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From por­tray­ing Roberta Wil­liams in Un­der­belly to a coke- snort­ing TV pre­sen­ter in Tan­gle, Kat Ste­wart rarely plays nice, writes Dar­ren Dev­lyn

Sunday Tasmanian - Tassie Living - - Front Page -

KAT Ste­wart stood anx­iously in the shad­ows, wait­ing for her cue.

Wear­ing wings, the Grade 2 stu­dent was nudged gen­tly on stage to make her act­ing de­but in a na­tiv­ity play.

A love of per­form­ing may well have been sparked in Ste­wart that day in Vic­to­ria’s ru­ral Bairns­dale, but she’s hardly been of­fered a ‘‘ good girl’’ role since. Ste­wart had bit parts in

lo­cal dra­mas in­clud­ing Blue Heel­ers and Stingers, but the sem­i­nal mo­ment in her ca­reer came when she was cast in the orig­i­nal and best se­ries of Un­der­belly.

Such was the hype about Un­der­belly that Roberta Wil­liams, the wife of slain un­der­world fig­ure Carl Wil­liams, ar­rived on set hop­ing to meet the ac­tor play­ing her.

It’s prob­a­bly for­tu­nate Ste­wart wasn’t on set at the time, given Wil­liams later said Un­der­belly was ‘‘ a load of crap’’ and that she was por­trayed ‘‘ as ev­ery­thing I’m not – a bad mother, a filthy- mouthed skank’’.

Ste­wart, mean­while, was busy col­lect­ing an AFI Award and Lo­gie for the feral in­ten­sity she brought to the screen.

She in­vested so much in play­ing Wil­liams she ‘‘ missed her’’ when shoot­ing ended.

‘‘ You have to try to see life from their point of view,’’ Ste­wart says.

‘‘ I al­ways find my­self at­tached to them be­cause of it.’’

Ste­wart has man­aged to bol­ster her stocks fur­ther with stand­out per­for­mances in Tan­gle and Off­spring.

Bil­lie, her char­ac­ter in Off­spring ( re­turns to TDT in May), has been de­scribed as ‘‘ out there’’, abra­sive and spikey.

In Tan­gle, she’s TV pre­sen­ter Nat Man­ning, who thinks noth­ing of snort­ing a line of co­caine as a ‘‘ pick me up’’ to help her re­cover from a late night.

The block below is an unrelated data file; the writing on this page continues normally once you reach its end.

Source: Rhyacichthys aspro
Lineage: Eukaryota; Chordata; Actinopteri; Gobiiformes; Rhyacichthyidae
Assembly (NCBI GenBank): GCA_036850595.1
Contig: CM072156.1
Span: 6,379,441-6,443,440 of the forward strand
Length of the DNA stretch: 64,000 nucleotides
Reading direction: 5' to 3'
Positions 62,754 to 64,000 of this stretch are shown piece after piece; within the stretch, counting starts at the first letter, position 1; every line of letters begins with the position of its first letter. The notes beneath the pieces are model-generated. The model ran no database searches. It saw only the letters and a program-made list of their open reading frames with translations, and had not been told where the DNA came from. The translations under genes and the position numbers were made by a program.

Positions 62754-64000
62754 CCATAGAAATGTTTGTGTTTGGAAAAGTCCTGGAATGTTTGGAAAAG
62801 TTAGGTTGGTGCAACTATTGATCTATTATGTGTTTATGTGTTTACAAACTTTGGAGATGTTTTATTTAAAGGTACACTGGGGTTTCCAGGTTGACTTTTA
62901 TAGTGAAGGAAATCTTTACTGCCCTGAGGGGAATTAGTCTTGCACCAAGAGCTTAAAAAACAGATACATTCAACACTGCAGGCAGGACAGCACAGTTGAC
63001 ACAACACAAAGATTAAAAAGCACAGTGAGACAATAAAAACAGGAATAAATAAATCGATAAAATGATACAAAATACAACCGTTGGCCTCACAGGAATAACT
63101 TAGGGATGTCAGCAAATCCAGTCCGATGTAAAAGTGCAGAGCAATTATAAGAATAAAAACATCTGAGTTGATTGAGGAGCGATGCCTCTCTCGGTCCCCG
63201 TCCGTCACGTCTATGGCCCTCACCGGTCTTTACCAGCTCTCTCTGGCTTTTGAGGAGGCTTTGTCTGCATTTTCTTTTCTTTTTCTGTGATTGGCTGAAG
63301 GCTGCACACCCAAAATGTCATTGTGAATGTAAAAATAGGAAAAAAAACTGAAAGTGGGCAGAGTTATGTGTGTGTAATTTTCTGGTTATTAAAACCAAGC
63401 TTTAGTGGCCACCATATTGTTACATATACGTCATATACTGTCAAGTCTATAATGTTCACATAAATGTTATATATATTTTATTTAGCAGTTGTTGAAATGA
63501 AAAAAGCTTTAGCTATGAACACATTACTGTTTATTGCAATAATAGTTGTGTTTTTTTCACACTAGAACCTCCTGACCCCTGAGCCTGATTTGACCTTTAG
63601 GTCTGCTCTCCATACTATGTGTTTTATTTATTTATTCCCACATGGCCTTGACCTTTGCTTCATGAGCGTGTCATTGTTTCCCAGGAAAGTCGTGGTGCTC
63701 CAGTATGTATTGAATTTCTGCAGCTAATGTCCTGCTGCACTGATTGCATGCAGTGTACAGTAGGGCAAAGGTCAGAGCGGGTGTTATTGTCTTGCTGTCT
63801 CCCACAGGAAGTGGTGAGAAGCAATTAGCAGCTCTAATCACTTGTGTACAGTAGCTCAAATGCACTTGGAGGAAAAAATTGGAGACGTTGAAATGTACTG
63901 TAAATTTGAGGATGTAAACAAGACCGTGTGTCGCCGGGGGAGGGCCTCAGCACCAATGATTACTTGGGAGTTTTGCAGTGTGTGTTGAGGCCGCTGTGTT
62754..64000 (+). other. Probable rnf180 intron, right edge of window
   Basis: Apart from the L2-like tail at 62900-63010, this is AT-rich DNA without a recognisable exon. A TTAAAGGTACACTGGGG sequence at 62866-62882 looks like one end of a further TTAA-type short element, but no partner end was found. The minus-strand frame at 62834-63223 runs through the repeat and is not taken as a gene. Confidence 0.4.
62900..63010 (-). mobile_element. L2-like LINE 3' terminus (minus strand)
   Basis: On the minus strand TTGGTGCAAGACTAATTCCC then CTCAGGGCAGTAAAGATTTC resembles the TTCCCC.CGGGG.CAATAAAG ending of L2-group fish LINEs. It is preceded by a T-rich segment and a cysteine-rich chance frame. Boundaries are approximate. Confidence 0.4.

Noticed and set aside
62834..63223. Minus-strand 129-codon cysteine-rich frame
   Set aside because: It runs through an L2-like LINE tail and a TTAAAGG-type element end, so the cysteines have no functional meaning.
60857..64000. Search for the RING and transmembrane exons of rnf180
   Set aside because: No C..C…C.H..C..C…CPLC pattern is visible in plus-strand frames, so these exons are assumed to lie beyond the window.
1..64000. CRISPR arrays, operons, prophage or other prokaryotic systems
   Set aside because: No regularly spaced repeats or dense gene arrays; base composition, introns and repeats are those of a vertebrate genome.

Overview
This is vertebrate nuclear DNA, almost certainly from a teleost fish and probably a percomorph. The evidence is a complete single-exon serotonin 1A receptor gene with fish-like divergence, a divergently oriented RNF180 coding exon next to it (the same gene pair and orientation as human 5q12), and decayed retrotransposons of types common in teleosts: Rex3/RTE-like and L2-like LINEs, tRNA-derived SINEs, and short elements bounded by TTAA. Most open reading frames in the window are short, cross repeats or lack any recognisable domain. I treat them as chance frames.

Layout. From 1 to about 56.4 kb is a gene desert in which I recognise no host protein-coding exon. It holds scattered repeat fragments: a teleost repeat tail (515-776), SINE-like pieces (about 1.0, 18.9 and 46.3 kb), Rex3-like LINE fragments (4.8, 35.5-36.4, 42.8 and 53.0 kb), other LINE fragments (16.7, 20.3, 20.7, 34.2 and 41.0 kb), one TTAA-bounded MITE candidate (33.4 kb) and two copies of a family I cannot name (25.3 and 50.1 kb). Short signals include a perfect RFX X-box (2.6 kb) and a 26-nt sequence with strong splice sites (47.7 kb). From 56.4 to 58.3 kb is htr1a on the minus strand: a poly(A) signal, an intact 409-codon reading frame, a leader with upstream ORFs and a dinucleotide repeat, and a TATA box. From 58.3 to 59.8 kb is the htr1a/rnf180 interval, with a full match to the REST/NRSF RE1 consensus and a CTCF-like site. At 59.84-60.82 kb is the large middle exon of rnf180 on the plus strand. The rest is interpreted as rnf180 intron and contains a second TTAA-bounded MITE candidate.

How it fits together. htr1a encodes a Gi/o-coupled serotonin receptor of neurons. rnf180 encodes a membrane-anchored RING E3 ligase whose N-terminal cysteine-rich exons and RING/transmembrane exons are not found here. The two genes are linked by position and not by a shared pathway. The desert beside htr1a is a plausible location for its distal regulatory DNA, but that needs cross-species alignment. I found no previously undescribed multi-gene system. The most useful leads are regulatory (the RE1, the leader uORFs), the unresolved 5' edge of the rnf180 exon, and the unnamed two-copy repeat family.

It’s a far cry from Ste­wart’s real life role as a wife and mother.

Just two months ago, Chan­nel 10 sent out a re­lease an­nounc­ing Ste­wart had wel­comed her very own off­spring into the world with the birth in a Melbourne hospi­tal of her son Archie Ni­cholas, the first child for Ste­wart and her hus­band David White­ley.

‘‘ It would have been a chal­lenge to work through preg­nancy on Tan­gle and re­turn to work so soon on Off­spring,’’ says Ste­wart, if she’d not had the staunch sup­port of her hus­band and the pro­duc­ers of the two shows.

‘‘ At the mo­ment I’m film­ing Off­spring, which is go­ing well and it wraps in the next three weeks.

‘‘ I’ve been very lucky. I’ve got Archie here with me right now. He’s here with David and I’m about to go and feed him. I do have a new­found re­spect for work­ing moth­ers. I am very lucky I can have Archie on set.

‘‘ I’ve got such a sup­port­ive work en­vi­ron­ment where they are do­ing ab­so­lutely ev­ery­thing pos­si­ble for me. I am much luck­ier than most, try­ing to do both [ act­ing and moth­er­hood]. I am thrilled, it’s fan­tas­tic.

‘‘ It might be more dif­fi­cult hav­ing him [ Archie] on set down the track when he’s run­ning around hit­ting peo­ple with sticks,’’ she adds with a laugh.

Ste­wart’s lips are sealed when asked about a ru­moured new drama she’s ex­pected to film along­side Shaun Mi­callef later this year.

She’s more vo­cal when of­fered the op­por­tu­nity to talk about Tan­gle which, like

Off­spring, is pro­duced by John Ed­wards and Imo­gen Banks.

Tan­gle is one very com­plex re­la­tion­ships drama.

Max ( Blake Davis) is Nat’s teenage son and the prod­uct of her ro­mance with Tim ( Joel Tobeck).

Max has for years lived with his dad and step­mum Chris­tine ( Cather­ine Mccle­ments), but de­cides he’s leav­ing home and mov­ing in with Nat.

Of deep con­cern is that Nat be­haves like a teenager her­self and is cer­tain to find form­ing a con­ven­tional mother- son re­la­tion­ship chal­leng­ing.

‘‘ I didn’t know where they were go­ing to take Nat this se­ries,’’ Ste­wart says.

‘‘ That’s half the fun, be­ing shocked along the way.

‘‘ It’s al­ways been a show that can be con­fronting, with char­ac­ters that are a lit­tle grey, not wholly good or bad.’’

How will Max’s friends and school­mates re­act when they re­alise his mum is to ap­pear in a bill­board cam­paign pro­mot­ing safe sex?

‘‘ She never thinks that way [ about the pos­si­ble im­pact on her son],’’ Ste­wart says of Nat.

‘‘ She just thinks it’s great cov­er­age, it’s lots of money. And she feels she’s help­ing peo­ple be­cause peo­ple know she’s had a lot of sex and can give them good ad­vice.’’

Af­ter a night out, Nat is seen snort­ing co­caine be­fore she races out the door to work. It seems in­evitable her life­style is go­ing to clash dis­as­trously with her role as a mother.

‘‘ Nat’s al­ways had this dream to have Max back, for him to love her,’’ Ste­wart says.

‘‘ But she also wants to . . . have her own life, so she’s go­ing out all the time.

‘‘ She pushes it too far.’’

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